A process for manufacturing a shared contact according to this invention can be suitably used as one step in a manufacturing process for an SRAM.

A shared contact according to this invention can be suitably used as a component for an SRAM.

The example below relates to application of this invention to an SRAM, but besides an SRAM, this invention can be suitably applied a semiconductor device with a flip-flop circuit or a device comprising a circuit where a gate electrode in one MOSFET is electrically connected to a source or drain region in another MOSFET.

A conventional shared contact is formed protruding from a gate electrode. In an SRAM, reduction in a distance between gate electrodes is limited to a certain level, so that a cell size cannot be reduced. On the other hand, the process of this invention allows a shared contact without protrusion from a gate electrode to be prepared by removing an unnecessary gate electrode and forming a shared contact in the area. An SRAM prepared by applying this invention may have a smaller cell size than that according to the prior art.

EXAMPLE

FIG. 1 shows a plan view of a loadless type of four transistor SRAM cell prepared according to this invention.

For constructing a loadless type of four transistor SRAM cell, a) a drain in the first access transistor, b) a drain in the first driver transistor and c) a gate in the second driver transistor are interconnected each other (120, 121 in FIG. 6). A shared contact is used to make this circuit in a semiconductor device on a substrate.

A conventional shared contact is made of a conductive material as a bridge for connecting the surface of a gate electrode whose side is covered by a side wall to a drain on the substrate surface, i.e., it extends over the side wall for connecting them (313 in FIG. 7(c)). Adequate conductivity must be ensured between the gate and the drain which are interconnected with each other via a shared contact. Their contact regions (in both gate and drain sides) must have a certain contact area, which makes reduction in an SRAM cell size difficult.

This invention where the structure of the shared contact and the manufacturing process therefor are modified, can eliminate protrusion of the shared contact from the gate electrode and can reduce an SRAM cell size.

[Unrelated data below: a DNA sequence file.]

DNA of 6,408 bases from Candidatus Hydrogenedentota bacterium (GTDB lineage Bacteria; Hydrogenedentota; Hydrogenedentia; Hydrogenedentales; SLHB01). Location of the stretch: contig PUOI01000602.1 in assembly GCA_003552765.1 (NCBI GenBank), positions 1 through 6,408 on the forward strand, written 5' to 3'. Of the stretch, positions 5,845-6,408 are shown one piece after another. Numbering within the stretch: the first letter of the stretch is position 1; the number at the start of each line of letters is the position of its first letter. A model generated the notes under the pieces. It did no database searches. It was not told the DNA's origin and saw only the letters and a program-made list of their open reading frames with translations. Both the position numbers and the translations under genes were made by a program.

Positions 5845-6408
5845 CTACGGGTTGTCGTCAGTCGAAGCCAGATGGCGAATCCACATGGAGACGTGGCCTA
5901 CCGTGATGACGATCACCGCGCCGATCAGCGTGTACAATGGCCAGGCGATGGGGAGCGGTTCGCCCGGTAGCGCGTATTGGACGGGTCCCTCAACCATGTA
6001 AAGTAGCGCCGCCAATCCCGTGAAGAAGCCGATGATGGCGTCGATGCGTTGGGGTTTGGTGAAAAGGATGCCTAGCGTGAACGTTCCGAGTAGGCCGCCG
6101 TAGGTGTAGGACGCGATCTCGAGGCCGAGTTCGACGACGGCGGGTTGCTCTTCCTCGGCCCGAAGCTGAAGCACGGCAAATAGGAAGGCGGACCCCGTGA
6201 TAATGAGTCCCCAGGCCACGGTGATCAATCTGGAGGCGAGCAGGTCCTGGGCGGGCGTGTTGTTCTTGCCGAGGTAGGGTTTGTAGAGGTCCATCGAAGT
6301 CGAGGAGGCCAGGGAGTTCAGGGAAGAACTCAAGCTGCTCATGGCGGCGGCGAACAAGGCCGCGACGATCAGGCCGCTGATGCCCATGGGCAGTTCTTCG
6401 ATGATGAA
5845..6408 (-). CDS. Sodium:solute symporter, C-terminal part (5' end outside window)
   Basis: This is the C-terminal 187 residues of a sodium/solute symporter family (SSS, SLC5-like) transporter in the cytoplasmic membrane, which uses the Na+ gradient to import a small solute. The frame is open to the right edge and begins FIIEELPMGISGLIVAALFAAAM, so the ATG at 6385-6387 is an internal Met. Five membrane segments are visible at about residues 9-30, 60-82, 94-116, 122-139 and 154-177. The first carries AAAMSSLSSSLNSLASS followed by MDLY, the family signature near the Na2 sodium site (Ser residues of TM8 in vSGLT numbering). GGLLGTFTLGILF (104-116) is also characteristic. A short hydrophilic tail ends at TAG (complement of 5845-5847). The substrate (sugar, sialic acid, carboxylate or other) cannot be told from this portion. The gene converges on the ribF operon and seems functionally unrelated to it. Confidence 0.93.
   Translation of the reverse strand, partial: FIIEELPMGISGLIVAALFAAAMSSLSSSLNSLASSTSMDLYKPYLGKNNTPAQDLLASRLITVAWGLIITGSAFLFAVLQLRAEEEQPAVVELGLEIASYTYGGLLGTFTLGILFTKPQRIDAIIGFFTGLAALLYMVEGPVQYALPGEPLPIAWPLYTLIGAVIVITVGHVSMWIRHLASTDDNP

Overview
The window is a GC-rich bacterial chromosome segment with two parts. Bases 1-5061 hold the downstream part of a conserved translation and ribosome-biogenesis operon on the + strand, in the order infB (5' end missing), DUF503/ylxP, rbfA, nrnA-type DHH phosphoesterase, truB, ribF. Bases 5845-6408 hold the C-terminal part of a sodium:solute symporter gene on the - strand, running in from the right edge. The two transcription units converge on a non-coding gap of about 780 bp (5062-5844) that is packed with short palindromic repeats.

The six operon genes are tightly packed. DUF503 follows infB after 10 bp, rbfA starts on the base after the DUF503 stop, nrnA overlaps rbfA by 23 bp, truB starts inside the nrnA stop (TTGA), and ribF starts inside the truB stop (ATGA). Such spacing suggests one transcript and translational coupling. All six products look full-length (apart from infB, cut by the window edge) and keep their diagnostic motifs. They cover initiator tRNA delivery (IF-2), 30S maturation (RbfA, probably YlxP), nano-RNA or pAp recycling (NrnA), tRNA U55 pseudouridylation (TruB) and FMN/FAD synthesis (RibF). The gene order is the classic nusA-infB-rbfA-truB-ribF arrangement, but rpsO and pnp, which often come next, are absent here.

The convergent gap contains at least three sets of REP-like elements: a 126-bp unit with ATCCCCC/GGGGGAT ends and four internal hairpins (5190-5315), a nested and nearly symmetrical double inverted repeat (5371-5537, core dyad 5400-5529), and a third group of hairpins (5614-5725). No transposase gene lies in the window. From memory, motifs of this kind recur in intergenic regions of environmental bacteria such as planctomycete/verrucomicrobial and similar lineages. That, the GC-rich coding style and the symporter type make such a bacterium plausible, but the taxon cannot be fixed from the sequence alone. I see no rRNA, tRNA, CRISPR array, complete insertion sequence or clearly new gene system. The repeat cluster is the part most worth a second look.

An example of this invention will be described mainly with reference to FIG. 1. FIG. 2 illustrating the steps with cross sections taken on line X-X′ in FIG. 1 and FIG. 7 which is a cross section of a shared contact according to the prior art, will be used as necessary.

First, an oxide film (a field oxide film) for separating devices is formed on the surface of a substrate other than a region where a device is to be formed. Thus, a field oxide film for separating devices is formed on the substrate other than the source-drain regions of four transistors shown in FIG. 1.

Next, a step for forming a p-type well region is conducted. Specifically, it is formed by ion-implanting a p-type dopant using a photoresist having an opening in a predetermined area for preparing an n-type MOSFET represented by a driver transistor. For example, B+is implanted at an ion-implantation energy of 300 keV, a dose of 2×1013 atoms/cm2 and an implantation angle of 0°, then at an ion-implantation energy of 150 keV, a dose of 4×1012 atoms/cm2 and an implantation angle of 0° and finally at an ion-implantation energy of 30 keV, a dose of 8×102 atoms/cm2 and an implantation angle of 0°.

Then, a step for forming an n-type well region is conducted. Specifically, it is formed by ion-implanting an n-type dopant using a photoresist having an opening in a predetermined area for preparing a p-type MOSFET represented by access transistors (401, 402). For example, P+is implanted at an ion-implantation energy of 500 keV, a dose of 2×1013 atoms/cm2 and an implantation angle of 0° then at an ion-implantation energy of 300 keV, a dose of 4×1012 atoms/cm2 and an implantation angle of 0° and finally at an ion-implantation energy of 130 keV, a dose of 6×1012 atoms/cm2 and an implantation angle of 0°.